Poem for the Day: September 12th, 2021

Of The Empire by Mary Oliver

We will be known as a culture that feared death 
and adored power, that tried to vanquish insecurity
for the few and cared little for the penury of the
many. We will be known as a culture that taught
and rewarded the amassing of things, that spoke
little if at all about the quality of life for
people (other people), for dogs, for rivers. All
the world, in our eyes, they will say, was a
commodity. And they will say that this structure
was held together politically, which it was, and
they will say also that our politics was no more
than an apparatus to accommodate the feelings of
the heart, and that the heart, in those days,
was small, and hard, and full of meanness.

© 2008 Mary Oliver. From Red Bird: Poems by Mary Oliver, published by Beacon Press in 2008.

No one saw the world as clearly as did Mary Oliver, and no one loved it as fiercely as she did. She would hate what we’re continuing to do to our planet and to each other. What is wrong with a world in which people care more about lining their pockets with more money than they’ll ever need than they do about their fellow humans who are poor and hungry? What beats strangely in our hearts, that makes them so small, and hard, and full of meanness?

I think blind optimism is worse than cruel indifference. It sustains objections to the worst forms of suffering with a simpleton’s simper and the decontextualized murmurings of a seasoned gaslighter.

I won’t pretend to know the answers to these questions. I think blind optimism is worse than cruel indifference. It sustains objections to the worst forms of suffering with a simpleton’s simper and the decontextualized murmurings of a seasoned gaslighter. We are not without hope, but that hope must be doused with passion, and seasoned with care.

Thanks as always for being a faithful reader of The Voracious Bibliophile. If you like what you see, please like, comment, follow, and subscribe to my email list to get notified of new posts as soon as they drop. You can also email me at fred.slusher@thevoraciousbibliophile.com or catch me on Twitter and Instagram @voraciousbiblog. Keep reading the world, one page (or pixel) at a time.

Poem for the Day: August 28th, 2021

Wild Geese by Mary Oliver

You only have to let the soft animal of your body love what it loves.

You do not have to be good. 
You do not have to walk on your knees
For a hundred miles through the desert repenting.
You only have to let the soft animal of your body
love what it loves.
Tell me about despair, yours, and I will tell you mine.
Meanwhile the world goes on.
Meanwhile the sun and the clear pebbles of the rain
are moving across the landscapes,
over the prairies and the deep trees,
the mountains and the rivers.
Meanwhile, the wild geese, high in the clean blue air,
are heading home again.
Whoever you are, no matter how lonely,
the world offers itself to your imagination,
calls to you like the wild geese, harsh and exciting—
over and over announcing your place
in the family of things.

Quote for the Day: July 24th, 2021

You do not have to be good.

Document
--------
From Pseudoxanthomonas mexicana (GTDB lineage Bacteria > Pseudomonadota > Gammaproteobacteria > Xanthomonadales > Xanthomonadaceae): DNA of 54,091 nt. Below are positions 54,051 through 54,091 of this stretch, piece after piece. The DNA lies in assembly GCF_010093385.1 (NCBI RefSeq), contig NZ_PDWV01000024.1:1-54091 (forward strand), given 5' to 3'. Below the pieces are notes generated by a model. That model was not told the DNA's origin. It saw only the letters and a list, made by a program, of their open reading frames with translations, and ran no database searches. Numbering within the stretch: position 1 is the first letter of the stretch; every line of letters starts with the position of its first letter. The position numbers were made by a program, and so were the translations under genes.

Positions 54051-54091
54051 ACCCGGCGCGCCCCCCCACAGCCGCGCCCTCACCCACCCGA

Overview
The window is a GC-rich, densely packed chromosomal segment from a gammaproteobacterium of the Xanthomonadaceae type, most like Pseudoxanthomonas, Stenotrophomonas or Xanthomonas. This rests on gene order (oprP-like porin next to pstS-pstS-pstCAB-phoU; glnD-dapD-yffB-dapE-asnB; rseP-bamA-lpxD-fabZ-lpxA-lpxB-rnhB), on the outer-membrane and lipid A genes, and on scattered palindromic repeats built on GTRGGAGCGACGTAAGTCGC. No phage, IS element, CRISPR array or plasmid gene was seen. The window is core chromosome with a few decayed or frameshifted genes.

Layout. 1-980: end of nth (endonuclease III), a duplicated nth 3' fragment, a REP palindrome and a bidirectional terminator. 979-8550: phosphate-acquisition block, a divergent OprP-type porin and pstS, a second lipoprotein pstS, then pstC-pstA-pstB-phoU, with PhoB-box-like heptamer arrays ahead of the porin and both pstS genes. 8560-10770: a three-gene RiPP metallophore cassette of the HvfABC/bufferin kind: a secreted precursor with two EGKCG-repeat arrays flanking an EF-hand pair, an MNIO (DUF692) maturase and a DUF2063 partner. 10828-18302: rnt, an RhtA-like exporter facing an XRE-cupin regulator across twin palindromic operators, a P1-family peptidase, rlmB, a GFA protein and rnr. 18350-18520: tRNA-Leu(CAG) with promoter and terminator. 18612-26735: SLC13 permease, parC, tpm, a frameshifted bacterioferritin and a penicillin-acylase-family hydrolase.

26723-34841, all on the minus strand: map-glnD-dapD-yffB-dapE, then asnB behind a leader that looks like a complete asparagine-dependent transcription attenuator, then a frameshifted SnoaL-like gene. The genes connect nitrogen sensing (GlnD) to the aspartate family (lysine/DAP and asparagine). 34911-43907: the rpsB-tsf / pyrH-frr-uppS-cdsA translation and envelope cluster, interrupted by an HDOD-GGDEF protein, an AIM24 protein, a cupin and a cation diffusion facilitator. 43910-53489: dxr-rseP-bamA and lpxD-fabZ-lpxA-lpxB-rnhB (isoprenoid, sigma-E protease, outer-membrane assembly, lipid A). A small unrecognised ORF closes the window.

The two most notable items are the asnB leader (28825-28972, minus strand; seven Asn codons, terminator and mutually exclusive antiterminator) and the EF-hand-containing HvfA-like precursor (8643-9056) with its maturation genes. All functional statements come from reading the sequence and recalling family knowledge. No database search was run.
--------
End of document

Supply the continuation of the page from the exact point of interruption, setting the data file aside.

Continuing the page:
You do not have to walk on your knees

for a hundred miles through the desert, repenting.

You only have to let the soft animal of your body

love what it loves.

Tell me about despair, yours, and I will tell you mine.

Meanwhile the world goes on.

Meanwhile the sun and the clear pebbles of the rain

are moving across the landscapes,

over the prairies and the deep trees,

the mountains and the rivers.

Meanwhile the wild geese, high in the clean blue air,

are heading home again.

Whoever you are, no matter how lonely,

the world offers itself to your imagination,

calls to you like the wild geese, harsh and exciting –

over and over announcing your place

in the family of things.

Mary Oliver

One of the reasons I love Mary Oliver and her poetry so much is she gives you, me, all of us, permission to be the most authentic versions of ourselves. We can shed the artifice, the smoke and mirrors, the self-flagellation. We can allow ourselves to exist without imposing legalistic strictures on who we are and how we’re supposed to behave. We can be wild, in the purest sense. And how freeing that thought is.

We can shed the artifice, the smoke and mirrors, the self-flagellation. We can allow ourselves to exist without imposing legalistic strictures on who we are and how we’re supposed to behave. We can be wild, in the purest sense.

Sometimes I read Mary Oliver when I need a dose of self-forgiveness. The world teaches us to feel shame, to loathe and condemn, but that is not in our original design. It is okay to just be. For anyone looking for a good place to start reading Mary Oliver’s oeuvre, I’d personally recommend Devotions, because it includes work from all of her previous collections of poetry.

Thanks as always for being a faithful reader of The Voracious Bibliophile. If you like what you see, please follow, like, comment, and subscribe to my email list to get notified of new posts as soon as they drop. You can also email me at thevoraciousbibliophile@yahoo.com or catch me on Twitter @voraciousbiblog. Keep reading the world, one page (or pixel) at a time.